How do I help my child choose appropriate material for their audition?

Students who are new to theatre and/or NTPA are highly encouraged to take the Intro to Acting and/or the free UpSTARt Workshop. These courses focus on performance basics, and include help with audition prep. 

Students auditioning for musicals are highly encouraged to listen to the entire album of the show, and get familiar with the soundtrack. Students auditioning for non-musicals should read the entire script. This will help you determine the style of show (see next question) and aid in your song and monologue selection.

All songs and monologues should be from published theatrical works. Original online sources are discouraged.

Examples of Appropriate Song Selections:

Examples of Appropriate Monologues:

Many listings for musicals request a song selection “in the style of the show.” What does this mean?

It means to select a song that matches the genre of the type of show you are auditioning for. Look for musicals by the same composer, or that take place during the same time period.

Example 1: If you are auditioning for “Grease” or “Hairspray” sing a fun song from the 50’s or 60’s.
Example 2: If you’re auditioning for The King & I, look for something by Rogers & Hammerstein.
Example 3: If you’re auditioning for Chicago, you’d probably want to sing something that is more of a jazz or big band style.

What not to sing: Avoid singing “Happy Birthday”, singing a song you wrote, or a pop song that does not match the style of the show. Make sure your song is age appropriate and does not include any bad language.

Can my child sing a song from the show?

No. Doing so causes the director to envision you only as that character, which can hurt your chances of being cast. You might actually be more suited for another part. For shows with a unique style of music, the director may want to hear people sing from the show. If that’s the case, it will be posted on the website.

Where and how does my child check in for auditions?

Check-in for auditions typically occurs at the front desk. Check the screen in the lobby to find out where your auditions will be held.

Why does my child need to sing to a track? Why should the track be instrumental (no voices)?

For most NTPA musicals, you will be asked to prepare a one-minute cutting of a song, as well as provide a backing track. This track should be instrumental, which allows the director to determine whether the actor can match tempo and pitch.

Where should my child go to locate an instrumental track?

Tracks can be found easily online through services such as YouTube, iTunes, Spotify, etc.

How should my child prepare their track to bring in to auditions?

Make sure to come to your audition prepared with the track on either a CD or your device through the auxiliary (headphone) port. Put phone on do not disturb mode, and make sure power save mode is OFF.

Am I allowed into auditions?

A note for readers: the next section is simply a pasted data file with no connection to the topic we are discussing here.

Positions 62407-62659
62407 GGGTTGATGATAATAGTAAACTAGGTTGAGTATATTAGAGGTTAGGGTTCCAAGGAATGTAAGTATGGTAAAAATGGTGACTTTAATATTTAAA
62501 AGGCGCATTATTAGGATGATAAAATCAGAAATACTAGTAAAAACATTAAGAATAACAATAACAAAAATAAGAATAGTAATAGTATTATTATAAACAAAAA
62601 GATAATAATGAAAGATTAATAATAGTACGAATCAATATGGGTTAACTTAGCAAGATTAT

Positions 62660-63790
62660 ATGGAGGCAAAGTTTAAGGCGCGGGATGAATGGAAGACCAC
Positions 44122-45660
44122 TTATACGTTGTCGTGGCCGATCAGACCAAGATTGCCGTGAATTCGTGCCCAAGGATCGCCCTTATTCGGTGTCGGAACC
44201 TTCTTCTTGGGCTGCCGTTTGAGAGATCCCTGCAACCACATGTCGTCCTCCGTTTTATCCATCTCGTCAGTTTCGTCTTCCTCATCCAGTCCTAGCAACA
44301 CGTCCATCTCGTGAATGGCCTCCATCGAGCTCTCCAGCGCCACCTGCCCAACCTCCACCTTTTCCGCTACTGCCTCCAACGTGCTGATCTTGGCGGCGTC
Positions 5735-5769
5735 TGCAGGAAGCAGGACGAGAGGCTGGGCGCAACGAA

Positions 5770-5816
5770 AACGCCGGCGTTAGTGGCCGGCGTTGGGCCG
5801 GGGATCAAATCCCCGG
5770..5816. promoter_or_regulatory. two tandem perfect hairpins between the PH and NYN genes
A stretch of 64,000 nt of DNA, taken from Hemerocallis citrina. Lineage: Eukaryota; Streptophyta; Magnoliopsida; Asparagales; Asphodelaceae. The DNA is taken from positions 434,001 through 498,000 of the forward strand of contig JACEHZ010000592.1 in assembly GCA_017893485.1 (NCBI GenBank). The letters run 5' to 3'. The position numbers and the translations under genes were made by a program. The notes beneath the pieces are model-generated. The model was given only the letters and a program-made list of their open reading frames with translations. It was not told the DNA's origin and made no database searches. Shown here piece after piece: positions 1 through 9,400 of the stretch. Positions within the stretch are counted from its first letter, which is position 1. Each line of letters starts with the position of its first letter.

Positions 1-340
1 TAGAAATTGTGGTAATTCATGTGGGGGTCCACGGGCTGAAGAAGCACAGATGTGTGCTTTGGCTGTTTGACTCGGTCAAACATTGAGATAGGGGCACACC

Auditions and callbacks are closed to parents. The director and at least one other NTPA Artistic Staff Member will be in the room. The only exception to this is students under the age of 8 who are completing their first audition.

Where should I wait during my child’s audition?

Parents are invited to wait at designated waiting areas during their child’s audition.

How long are auditions?

Auditions are scheduled into either 10-minute individual slots, or half-hour group slots. Though we do our best to stay on time, we do occasionally run behind. For this reason, actors should be prepared to stay for the half hour after their designated audition slot.

How do I reschedule or cancel my child’s audition?

Please go to the audition posting on SignUp Genius and click the link to “change your sign up,” located under the audition description.

What is a callback?

Callbacks are the directors way of gathering more information from a given actor, or seeing how they interact with other performers. Having a callback is not a guarantee of a role. Callback time is limited so directors may call you back for one role and use your callback as a way to evaluate you for a variety of roles. If you don’t receive a callback, that doesn’t mean you won’t be cast in a great role. It just means the directors gathered enough information during your initial audition to cast you without seeing you again. Actors are notified of callbacks after the audition via email.

What if my child can’t be present at callbacks?

Though not required for all shows, callbacks can be a crucial part of the casting process. Missing a callback should be avoided at all costs, and can definitely hurt your chances in casting. If you must miss a callback, talk to the director about sending in a video callback audition.

When and how will my family hear about my child’s casting?

Casting is completed by the Director and approved by the local Managing Director. Actors should be notified of casting via email within one week of the callback date.